Sotomayor Calls for More Diversity on the Bench

Sonia Sotomayor speaks at Emory Feb. 6. Forrest Martin/Contributing

U.S. Supreme Court Associate Justice Sonia Sotomayor said that she has never felt like she has “completely belonged,” pointing to the need for diversity on the Supreme Court in her Tuesday afternoon talk at the Glenn Memorial Auditorium.

Sotomayor, the first Hispanic justice to serve on the Supreme Court, answered questions from Associate Professor of Law Fred Smith Jr. and three Emory Law School students in front of an audience of about 1,000 Emory School of Law students, alumni and faculty members.

“When people walk into a system and [they] don’t see anybody who looks like [them], it undermines confidence in that system,” Sotomayor said, adding that diversity can refer to life experience, gender and race. “Every justice comes from an Ivy League school — that affects our policy choices.”

Conversations, Sotomayor said, are richer and broader when people of different backgrounds participate. She pointed to the 2009 case Safford Unified School District v. Redding, in which the Supreme Court ruled a 13-year-old girl was unconstitutionally strip searched on the basis of hearsay. Some of the male justices’ questions suggested that the search was similar to boys undressing in a locker room.

“[Supreme Court Associate] Justice [Ruth Bader] Ginsburg was reputed to have said, ‘I don’t think my colleagues understand what it feels like to be a 13-year-old girl who wants to protect the integrity of her body,’” Sotomayor said. “She was right: If you have not experienced the pain, you may not know how deep it runs.”

Sotomayor also bemoaned the lack of specialized areas of legal expertise among the Supreme Court justices.

“No justice on the court has had direct experience with immigration law, environmental law, and no other justice except Justice [Anthony] Kennedy has done criminal defense law,” Sotomayor said. “There is a lack of experience represented in our court.”

Sotomayor reflected upon her experience as a minority navigating Princeton University (N.J.) and how that allowed her to later ascend to the Supreme Court. The first person in her family to attend college, Sotomayor said she sometimes felt ostracized because of her identity.

“The first four years of Princeton felt like I didn’t belong, and not fitting in has followed me to the Supreme Court,” Sotomayor said. “What I have to remind myself every day is I may not belong 100 percent, but I’m here. They have to deal with me.”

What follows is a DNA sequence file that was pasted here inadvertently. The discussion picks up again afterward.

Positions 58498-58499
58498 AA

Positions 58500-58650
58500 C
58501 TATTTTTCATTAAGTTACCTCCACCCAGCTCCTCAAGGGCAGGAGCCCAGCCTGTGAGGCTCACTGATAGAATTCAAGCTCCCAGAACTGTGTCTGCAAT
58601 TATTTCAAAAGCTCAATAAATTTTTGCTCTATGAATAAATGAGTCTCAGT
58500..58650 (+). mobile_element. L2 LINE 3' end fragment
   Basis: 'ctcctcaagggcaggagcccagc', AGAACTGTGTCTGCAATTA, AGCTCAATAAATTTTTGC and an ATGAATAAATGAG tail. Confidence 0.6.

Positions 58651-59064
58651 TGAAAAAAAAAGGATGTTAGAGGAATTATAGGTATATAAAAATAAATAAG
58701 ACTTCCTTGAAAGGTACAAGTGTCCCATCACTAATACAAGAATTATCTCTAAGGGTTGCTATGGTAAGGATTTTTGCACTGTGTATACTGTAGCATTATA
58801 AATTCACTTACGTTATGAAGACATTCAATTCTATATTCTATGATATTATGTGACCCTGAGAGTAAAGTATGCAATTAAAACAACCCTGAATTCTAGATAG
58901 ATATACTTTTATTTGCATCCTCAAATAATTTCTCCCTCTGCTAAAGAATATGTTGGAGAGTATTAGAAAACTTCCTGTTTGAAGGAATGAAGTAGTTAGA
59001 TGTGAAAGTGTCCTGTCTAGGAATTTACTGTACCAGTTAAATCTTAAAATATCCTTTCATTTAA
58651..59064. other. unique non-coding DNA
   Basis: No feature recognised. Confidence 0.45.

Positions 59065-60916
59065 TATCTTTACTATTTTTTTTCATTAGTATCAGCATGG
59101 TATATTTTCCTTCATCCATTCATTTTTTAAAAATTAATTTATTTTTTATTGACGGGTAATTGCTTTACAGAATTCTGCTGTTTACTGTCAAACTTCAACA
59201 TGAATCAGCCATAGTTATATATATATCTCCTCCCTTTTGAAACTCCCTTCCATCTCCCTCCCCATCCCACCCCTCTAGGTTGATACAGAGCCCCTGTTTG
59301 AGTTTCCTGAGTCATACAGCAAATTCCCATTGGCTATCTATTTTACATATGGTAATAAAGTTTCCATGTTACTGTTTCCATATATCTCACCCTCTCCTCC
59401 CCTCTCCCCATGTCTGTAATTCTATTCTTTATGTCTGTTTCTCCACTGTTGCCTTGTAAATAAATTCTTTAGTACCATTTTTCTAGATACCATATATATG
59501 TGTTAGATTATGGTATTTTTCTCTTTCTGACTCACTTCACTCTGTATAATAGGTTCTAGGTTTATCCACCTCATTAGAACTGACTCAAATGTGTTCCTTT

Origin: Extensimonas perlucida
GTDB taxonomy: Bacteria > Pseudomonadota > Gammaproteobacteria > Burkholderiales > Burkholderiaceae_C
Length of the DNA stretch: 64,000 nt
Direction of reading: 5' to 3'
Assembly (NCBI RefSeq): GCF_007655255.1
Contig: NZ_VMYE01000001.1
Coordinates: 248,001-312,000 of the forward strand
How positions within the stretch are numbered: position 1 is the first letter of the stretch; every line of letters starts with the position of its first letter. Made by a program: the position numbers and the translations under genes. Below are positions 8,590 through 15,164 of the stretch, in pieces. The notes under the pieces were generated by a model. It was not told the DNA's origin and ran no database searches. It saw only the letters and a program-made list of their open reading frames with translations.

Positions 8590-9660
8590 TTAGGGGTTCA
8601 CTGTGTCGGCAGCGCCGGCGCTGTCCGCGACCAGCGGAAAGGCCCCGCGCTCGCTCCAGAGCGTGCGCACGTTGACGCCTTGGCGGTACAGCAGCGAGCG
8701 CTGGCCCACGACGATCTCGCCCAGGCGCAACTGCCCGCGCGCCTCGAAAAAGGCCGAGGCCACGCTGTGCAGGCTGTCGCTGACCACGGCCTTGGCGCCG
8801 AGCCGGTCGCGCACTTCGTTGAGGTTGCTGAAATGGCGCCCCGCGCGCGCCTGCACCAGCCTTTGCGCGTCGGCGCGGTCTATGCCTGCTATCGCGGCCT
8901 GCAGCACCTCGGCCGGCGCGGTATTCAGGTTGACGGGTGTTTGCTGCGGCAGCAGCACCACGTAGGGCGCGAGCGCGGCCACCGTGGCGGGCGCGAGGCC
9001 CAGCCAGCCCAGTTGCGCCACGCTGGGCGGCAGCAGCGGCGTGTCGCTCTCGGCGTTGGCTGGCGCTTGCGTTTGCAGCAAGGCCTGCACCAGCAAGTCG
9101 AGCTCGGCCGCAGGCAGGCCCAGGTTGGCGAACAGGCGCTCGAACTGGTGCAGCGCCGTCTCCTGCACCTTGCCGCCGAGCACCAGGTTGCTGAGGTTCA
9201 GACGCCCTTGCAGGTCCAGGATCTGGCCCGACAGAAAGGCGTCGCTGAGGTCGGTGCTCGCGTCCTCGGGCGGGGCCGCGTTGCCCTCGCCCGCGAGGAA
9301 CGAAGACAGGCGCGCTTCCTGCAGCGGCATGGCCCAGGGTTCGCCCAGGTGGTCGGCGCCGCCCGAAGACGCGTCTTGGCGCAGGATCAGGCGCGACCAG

Sotomayor also advised students to use their ethnicity and culture “as an anchor” to keep them grounded, not as a “wall.”

The Barack Obama-appointed justice added levity to her discussion, reminiscing about the first case she heard on the nation’s highest court.

“Oh, my first case?” Sotomayor asked. “It was a little [one], not very important: Citizens United [v. FEC].”

The justice concluded her discussion by emphasizing the importance of reading the Supreme Court’s decisions, where the justices’ reasoning is explained.

“We explain our decisions in the hope that despite the pain [of the decision], people will understand what our thinking was,” Sotomayor said. “Most people react to our outcomes, [but] very few people spend the time and energy to actually read what we write and actually think about the debate. Next time you don’t like something the Supreme Court has done, read it first.”

The Supreme Court delayed a case Thursday concerning the constitutionality of North Carolina’s redrawn congressional districts, in which Sotomayor and Ginsburg dissented.

Ashley Payne (13L) told the Wheel that she appreciated how the justice tied her personal experiences to the importance of representation on the bench.

“Her presence and the power of her story reminded me of the importance of ensuring that the players in our legal system represent as much diversity as is possible,” Payne wrote in a Feb. 6 email to the Wheel. “That said, diversity cannot be limited to gender or ethnicity but must also include an array of diverse life experiences, religions and so on.”

Evvie Walker (19L) wrote that Sotomayor’s talk reaffirmed Walker’s resolve to pursue her legal studies.

“There are days in law school where all of your goals seem absolutely impossible to reach but hearing her speak today reminded me that although this work is challenging, it is work worth doing,” Walker wrote in a Feb. 6 email to the Wheel.